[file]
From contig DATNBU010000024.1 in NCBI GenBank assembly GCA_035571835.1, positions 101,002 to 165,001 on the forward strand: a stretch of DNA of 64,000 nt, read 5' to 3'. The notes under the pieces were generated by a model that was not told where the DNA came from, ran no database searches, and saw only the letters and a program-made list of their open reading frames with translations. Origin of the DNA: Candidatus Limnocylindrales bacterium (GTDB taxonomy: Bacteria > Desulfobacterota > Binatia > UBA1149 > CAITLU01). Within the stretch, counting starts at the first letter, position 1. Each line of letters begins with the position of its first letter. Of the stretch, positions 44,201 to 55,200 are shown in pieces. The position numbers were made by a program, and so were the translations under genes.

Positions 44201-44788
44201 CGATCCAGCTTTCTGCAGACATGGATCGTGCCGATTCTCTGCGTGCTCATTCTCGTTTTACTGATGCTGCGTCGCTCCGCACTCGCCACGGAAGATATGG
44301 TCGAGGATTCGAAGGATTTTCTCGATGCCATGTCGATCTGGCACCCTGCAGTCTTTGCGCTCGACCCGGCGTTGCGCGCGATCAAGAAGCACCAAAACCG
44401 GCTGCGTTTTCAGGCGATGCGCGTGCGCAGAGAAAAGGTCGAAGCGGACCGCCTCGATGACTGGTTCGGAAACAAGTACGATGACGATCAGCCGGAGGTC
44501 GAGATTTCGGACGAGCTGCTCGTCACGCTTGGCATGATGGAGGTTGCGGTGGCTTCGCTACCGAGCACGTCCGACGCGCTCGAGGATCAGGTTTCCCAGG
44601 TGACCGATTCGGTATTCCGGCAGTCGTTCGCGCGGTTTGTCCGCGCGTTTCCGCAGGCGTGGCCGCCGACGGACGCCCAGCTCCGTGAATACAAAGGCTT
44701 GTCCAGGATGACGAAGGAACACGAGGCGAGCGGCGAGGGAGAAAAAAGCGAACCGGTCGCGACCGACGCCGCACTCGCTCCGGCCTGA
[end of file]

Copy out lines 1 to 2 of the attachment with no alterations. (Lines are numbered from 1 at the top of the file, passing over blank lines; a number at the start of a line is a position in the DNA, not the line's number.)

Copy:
From contig DATNBU010000024.1 in NCBI GenBank assembly GCA_035571835.1, positions 101,002 to 165,001 on the forward strand: a stretch of DNA of 64,000 nt, read 5' to 3'. The notes under the pieces were generated by a model that was not told where the DNA came from, ran no database searches, and saw only the letters and a program-made list of their open reading frames with translations. Origin of the DNA: Candidatus Limnocylindrales bacterium (GTDB taxonomy: Bacteria > Desulfobacterota > Binatia > UBA1149 > CAITLU01). Within the stretch, counting starts at the first letter, position 1. Each line of letters begins with the position of its first letter. Of the stretch, positions 44,201 to 55,200 are shown in pieces. The position numbers were made by a program, and so were the translations under genes.

Positions 44201-44788